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Life and Work with Nikki Rincon

Today we’d like to introduce you to Nikki Rincon.

So, before we jump into specific questions about the business, why don’t you give us some details about you and your story.
Being a Realtor, one question I often get asked besides “How’s the market? is “How did you get into real estate?” So, let me try and summarize how it all happened and how my home staging company came about through being a realtor.

My Grandma, Dad, and Mom had all been Realtors at one point, but that didn’t really have anything to do with how and why I got into the business myself. It kind of just happened organically on its own. And once I had gotten licensed, I always knew it was just a matter of time before my interior design ventures would cross paths with the real estate world.

The backstory…

I had just graduated from college with my Bachelor’s in Interior Design and felt so accomplished. I thought I was sooooo fancy because I officially held a college degree. But unfortunately, all that fanciness was short-lived.

The year this all went down was 2008, the year the real estate market crashed. You know, right in the middle of the whole housing crisis when everyone was in over their heads losing their homes, losing their minds, and had no need for design services nor had the funds to hire a designer. Yeah… so as proud as I was of this “fancy” degree of mine, I quickly learned it just didn’t hold as much value as I thought it would.

I must’ve reached out to a dozen architectural firms asking if there was anything I could do to get an interview and if they would just give me a chance. I was convinced that if I could just get a little face-to-face time with them, they would recognize my hustle and then, of course… hire me. But considering they could barely keep afloat themselves (recap: because of the rapidly tanking economy), the last thing they had on their minds was to hire and pay money they didn’t have to an intern… a desperate college grad intern at that. So, just like that, out went that idea, and my dreams of becoming a rising star designer were crushed.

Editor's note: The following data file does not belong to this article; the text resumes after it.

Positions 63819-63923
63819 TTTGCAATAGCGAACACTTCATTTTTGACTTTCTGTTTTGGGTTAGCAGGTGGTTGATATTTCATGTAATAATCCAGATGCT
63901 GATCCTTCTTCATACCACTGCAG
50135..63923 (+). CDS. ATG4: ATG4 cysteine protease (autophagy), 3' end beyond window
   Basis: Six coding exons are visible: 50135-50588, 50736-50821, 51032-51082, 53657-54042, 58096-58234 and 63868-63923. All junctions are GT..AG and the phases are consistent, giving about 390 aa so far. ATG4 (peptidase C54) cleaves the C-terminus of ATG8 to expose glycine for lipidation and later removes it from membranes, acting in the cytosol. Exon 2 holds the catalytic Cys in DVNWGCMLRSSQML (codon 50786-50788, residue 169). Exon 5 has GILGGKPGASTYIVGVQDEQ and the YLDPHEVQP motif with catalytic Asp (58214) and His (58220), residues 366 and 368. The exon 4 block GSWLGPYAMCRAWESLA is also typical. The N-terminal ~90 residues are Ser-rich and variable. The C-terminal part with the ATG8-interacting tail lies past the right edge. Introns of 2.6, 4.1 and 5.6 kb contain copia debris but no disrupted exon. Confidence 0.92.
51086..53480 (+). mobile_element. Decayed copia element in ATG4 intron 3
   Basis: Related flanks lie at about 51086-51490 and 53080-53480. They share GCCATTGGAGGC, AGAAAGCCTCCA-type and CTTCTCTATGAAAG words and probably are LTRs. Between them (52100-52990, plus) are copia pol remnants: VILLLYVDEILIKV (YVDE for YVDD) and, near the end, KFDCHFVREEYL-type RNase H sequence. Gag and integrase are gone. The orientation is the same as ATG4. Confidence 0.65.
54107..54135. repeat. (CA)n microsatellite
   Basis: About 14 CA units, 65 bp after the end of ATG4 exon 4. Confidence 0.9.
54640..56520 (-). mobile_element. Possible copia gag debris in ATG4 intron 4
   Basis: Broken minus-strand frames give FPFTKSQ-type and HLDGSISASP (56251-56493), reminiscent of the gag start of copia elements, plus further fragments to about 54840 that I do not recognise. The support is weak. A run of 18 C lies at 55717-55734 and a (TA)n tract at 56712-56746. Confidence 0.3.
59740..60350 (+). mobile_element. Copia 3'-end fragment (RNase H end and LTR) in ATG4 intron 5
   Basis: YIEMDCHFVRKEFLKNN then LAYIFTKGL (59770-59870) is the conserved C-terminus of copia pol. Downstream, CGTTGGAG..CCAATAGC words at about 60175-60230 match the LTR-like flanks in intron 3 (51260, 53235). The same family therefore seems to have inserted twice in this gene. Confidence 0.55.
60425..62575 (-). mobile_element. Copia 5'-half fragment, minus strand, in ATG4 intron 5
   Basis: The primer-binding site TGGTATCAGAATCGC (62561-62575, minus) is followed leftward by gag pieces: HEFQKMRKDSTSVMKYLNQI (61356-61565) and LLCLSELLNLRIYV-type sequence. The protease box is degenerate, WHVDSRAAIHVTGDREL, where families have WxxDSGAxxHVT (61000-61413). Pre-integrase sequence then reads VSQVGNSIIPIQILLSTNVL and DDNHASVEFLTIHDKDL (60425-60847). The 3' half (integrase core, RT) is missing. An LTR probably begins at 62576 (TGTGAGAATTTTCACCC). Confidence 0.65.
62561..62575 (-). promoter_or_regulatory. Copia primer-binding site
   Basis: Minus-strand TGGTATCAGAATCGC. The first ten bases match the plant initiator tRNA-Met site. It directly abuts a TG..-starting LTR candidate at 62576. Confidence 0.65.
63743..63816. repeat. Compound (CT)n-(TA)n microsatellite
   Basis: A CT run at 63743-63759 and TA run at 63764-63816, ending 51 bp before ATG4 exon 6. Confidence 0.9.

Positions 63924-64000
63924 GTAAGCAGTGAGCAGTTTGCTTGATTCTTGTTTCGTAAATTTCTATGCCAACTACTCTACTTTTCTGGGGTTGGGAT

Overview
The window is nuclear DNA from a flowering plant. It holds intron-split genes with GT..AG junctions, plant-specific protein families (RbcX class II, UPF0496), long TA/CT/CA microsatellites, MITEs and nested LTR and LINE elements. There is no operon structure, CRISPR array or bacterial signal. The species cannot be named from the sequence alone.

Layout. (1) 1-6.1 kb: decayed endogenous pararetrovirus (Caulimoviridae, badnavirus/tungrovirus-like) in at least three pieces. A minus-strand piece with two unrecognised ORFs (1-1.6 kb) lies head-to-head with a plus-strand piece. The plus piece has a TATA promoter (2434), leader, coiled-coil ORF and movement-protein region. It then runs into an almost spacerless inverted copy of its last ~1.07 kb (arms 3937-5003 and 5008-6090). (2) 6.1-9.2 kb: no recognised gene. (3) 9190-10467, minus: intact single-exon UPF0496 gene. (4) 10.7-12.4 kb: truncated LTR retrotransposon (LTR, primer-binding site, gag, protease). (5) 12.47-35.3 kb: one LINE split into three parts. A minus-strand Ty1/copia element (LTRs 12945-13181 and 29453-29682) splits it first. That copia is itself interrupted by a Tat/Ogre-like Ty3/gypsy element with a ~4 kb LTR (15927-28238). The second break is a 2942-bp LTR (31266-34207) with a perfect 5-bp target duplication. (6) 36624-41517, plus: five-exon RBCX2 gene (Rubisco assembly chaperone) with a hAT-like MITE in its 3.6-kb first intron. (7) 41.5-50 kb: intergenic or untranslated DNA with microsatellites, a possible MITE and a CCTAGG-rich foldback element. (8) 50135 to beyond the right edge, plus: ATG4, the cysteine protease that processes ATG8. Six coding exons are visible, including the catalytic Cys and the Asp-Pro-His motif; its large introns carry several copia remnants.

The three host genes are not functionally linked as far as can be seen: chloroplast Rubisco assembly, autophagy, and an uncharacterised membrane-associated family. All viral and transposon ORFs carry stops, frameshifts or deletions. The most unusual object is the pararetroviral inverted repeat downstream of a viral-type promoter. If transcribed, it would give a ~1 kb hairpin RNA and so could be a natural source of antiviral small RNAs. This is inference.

With no luck scoring a design gig, I continued to work at the local bar I had been working at all throughout college. Time flew by, a couple years had passed, and it was actually at that very establishment where the opportunity to work in real estate presented itself.

During my lengthy employment at that bar, I acquired a long list of regulars, some of which had happened to be well-known and respected realtors in the area.

They’d walk into the bar always put together (so nicely dressed), pull up a seat, and our conversations would always start out as usual, “Hey, good to see you. How was your day? Good. How ’bout yours? Great. What can I get-chu to drink?”… and so on. And after numerous visits, the conversation eventually evolved into… “You know Nikki, you should really consider getting into real estate.” And as I poured their drinks, I thought to myself… “Hmmm… Why not? My heart is already in architecture and design. Makes sense if I were to.”

Well, the same time that real estate offer was being put on the table, was also around the same time my bags were packed, and I was ready to move to Las Vegas. Yes, Vegas. I practically lived there my entire 20’s but that’s a whole other story.